Why Does Hypercapnia Occur in COPD?
Generally speaking, when we breathe, we inhale oxygen and exhale carbon dioxide. These two respiratory gases are exchanged deep within the lungs, in tiny, grape-like clusters, or air sacs called alveoli.
In COPD, this process is impaired because the alveoli are destroyed, leaving less surface area for oxygen to get from the lungs into the bloodstream and for carbon dioxide to get from the blood into the lungs to be exhaled. This results in a low amount of oxygen in the blood (hypoxemia) and high levels of carbon dioxide (hypercapnia).
Causes of Hypercapnia
The following are a few examples of the types of conditions that may cause hypercapnia:
- drug overdose
- brainstem lesions
- skeletal muscle weakness
- obstructive sleep apnea
Symptoms of HypercapniaHypercapnia that develops slowly over time and is extremely mild may not reveal any symptoms at all. If symptoms do occur, they may initially be in the form of:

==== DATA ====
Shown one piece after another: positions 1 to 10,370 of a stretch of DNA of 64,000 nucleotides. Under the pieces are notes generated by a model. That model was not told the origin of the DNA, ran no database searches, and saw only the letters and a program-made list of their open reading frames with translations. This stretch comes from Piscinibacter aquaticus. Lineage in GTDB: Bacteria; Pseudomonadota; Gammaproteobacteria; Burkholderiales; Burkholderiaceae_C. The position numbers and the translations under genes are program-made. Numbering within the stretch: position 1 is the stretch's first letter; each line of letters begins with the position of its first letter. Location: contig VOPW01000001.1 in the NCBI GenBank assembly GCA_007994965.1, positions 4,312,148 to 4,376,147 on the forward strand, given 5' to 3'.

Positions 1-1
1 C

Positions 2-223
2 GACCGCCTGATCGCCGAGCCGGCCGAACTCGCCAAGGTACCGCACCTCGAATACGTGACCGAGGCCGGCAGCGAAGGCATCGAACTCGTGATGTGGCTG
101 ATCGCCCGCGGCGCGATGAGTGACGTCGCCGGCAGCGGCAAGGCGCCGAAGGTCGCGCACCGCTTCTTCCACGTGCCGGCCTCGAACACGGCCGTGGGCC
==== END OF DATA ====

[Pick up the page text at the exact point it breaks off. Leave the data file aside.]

- inability to think straight
Symptoms of severe hypercapnia may eventually lead to respiratory failure and possibly death, and may include:
- flushed skin
- rapid breathing
- increased blood pressure
- increased heart rate
- muscle twitches
Treatment for HypercapniaTreatment for hypercapnia depends upon its severity, and starts with addressing the underlying cause. If this is ineffective, additional treatment may include:
When to Call the Doctor
The fact that hypercapnia can be a potentially fatal condition leading to respiratory failure and death should alert COPD patients and their caregivers to be aware of the symptoms of hypercapnia, and to call their primary care provider for any change in condition as soon as possible.
Disorders of Gas Exchange: Hypercapnia and Hypoxia. Stanford University.
Toxicity of Carbon Dioxide Gas Exposure, CO2 Poisoning Symptoms, Carbon Dioxide Exposure Limits, and Links to Toxic Gas Testing Procedures. http://www.inspectapedia.com/hazmat/CO2gashaz.htm